5. One should also perhaps mention the so-called dispensational method—that each prophecy applies specifically (that is, exclusively, or at least primarily) to a particular period in time (or ‘dispensation’), sometimes identified with specific covenants established throughout biblical history.

One could perhaps delineate other kinds of approaches, however, I suspect they would end up being just slight variations on the five (particularly the first four) I have outlined here.

Approach #2, would, I think, be favored mainly by traditional-conservative commentators concerned with upholding the doctrinal view that all of Scripture (Old & New Testament) is equally inspired. As such, I would consider it valid, with a few possible exceptions, only in a terminological sense. Practically speaking, it can be extremely difficult to maintain, especially for instances where a New Testament author cites an Old Testament passage in a completely different (even opposite!) sense from its original meaning and context.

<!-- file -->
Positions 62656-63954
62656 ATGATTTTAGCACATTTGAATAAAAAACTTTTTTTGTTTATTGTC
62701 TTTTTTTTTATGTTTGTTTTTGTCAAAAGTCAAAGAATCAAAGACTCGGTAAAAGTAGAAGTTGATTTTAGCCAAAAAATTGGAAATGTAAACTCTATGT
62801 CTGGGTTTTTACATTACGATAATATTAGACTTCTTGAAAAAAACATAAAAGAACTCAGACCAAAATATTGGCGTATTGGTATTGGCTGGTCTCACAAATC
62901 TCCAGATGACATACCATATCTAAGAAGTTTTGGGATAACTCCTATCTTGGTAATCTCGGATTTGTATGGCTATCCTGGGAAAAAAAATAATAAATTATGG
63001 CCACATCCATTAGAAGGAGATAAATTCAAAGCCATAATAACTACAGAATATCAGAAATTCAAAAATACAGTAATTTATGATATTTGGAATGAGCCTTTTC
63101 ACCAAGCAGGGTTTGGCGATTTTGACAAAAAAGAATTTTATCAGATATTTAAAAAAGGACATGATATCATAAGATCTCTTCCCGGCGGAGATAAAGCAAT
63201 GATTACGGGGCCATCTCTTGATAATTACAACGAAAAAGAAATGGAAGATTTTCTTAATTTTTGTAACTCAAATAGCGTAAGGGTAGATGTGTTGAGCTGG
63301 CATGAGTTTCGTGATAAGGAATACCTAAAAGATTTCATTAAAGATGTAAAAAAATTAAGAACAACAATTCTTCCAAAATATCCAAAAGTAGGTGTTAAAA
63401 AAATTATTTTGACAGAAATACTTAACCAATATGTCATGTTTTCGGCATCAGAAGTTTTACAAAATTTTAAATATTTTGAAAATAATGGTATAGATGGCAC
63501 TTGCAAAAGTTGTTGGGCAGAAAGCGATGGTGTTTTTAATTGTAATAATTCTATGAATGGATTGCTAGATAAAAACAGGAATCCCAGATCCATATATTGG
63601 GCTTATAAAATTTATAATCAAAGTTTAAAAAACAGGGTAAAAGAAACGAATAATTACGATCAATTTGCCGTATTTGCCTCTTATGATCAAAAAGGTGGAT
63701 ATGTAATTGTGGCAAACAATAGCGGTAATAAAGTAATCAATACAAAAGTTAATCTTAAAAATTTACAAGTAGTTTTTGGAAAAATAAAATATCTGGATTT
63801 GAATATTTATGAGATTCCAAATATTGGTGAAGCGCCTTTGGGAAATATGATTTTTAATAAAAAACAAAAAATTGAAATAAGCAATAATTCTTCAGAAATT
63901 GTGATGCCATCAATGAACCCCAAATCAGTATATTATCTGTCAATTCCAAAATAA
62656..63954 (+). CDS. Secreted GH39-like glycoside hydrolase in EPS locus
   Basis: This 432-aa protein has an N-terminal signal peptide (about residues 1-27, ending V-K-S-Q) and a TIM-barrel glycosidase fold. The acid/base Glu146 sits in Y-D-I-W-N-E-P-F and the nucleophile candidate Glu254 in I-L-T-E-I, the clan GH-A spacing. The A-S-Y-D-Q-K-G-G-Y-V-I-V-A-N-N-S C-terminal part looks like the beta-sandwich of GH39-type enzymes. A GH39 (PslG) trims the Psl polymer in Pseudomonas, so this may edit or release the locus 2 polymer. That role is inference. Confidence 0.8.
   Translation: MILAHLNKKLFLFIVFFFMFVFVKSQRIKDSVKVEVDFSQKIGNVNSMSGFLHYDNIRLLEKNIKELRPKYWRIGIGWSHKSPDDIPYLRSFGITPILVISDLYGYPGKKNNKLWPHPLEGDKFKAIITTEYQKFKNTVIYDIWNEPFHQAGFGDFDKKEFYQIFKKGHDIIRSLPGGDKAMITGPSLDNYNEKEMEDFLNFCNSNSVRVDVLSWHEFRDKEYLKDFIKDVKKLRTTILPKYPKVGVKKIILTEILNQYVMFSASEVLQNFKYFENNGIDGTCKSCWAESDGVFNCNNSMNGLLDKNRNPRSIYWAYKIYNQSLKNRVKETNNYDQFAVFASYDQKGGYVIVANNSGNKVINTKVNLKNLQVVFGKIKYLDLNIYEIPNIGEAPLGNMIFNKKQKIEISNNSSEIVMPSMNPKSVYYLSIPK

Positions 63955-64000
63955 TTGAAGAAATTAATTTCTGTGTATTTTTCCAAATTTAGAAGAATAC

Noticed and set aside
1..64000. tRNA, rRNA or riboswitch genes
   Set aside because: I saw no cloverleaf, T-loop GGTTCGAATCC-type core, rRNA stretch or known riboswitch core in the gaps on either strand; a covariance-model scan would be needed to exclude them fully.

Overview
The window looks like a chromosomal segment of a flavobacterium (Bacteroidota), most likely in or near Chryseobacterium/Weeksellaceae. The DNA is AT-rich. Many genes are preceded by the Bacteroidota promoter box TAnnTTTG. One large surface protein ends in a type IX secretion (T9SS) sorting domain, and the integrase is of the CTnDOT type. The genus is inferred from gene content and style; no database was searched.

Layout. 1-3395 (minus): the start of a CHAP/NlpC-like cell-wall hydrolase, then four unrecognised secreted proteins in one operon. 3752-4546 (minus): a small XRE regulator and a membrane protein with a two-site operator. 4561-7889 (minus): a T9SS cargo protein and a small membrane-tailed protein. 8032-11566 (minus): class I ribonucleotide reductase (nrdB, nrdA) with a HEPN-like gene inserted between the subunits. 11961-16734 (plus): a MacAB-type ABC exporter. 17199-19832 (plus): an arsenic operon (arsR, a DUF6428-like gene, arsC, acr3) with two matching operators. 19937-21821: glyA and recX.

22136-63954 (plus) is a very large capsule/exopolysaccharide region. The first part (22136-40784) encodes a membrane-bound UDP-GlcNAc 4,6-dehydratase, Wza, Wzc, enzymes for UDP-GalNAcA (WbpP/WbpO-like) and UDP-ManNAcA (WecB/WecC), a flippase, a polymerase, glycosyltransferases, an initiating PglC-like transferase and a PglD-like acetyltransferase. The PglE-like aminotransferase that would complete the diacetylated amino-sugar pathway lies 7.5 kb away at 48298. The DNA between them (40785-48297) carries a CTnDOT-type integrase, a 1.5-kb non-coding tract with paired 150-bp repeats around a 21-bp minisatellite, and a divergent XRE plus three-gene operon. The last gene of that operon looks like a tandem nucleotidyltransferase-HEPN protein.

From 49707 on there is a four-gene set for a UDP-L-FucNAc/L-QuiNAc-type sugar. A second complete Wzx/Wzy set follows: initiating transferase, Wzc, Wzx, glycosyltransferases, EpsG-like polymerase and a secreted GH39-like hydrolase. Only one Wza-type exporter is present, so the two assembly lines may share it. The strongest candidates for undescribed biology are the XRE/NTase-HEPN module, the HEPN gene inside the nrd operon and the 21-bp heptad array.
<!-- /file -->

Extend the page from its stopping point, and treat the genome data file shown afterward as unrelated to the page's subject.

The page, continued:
#4 was, effectively, favored by many theologians and commentators in the early (and medieval) Church, particularly those who gave emphasis to an allegorical-typological or spiritual-mystical mode of interpretation, virtually to the exclusion of the grammatical-historical sense (as we would seek to establish it). This sort of emphasis has largely been abandoned today—indeed, the pendulum, often enough and sadly, has swung overly far in the opposite direction!

#5 has been (and remains) popular in many circles, whether applied loosely or in a highly systematic fashion. However, in my view, the common modern “dispensational” approach, is highly flawed, and the attempt to fit prophecies into specified ‘dispensations’ (often in an eclectic manner) tends to create more problems than it solves.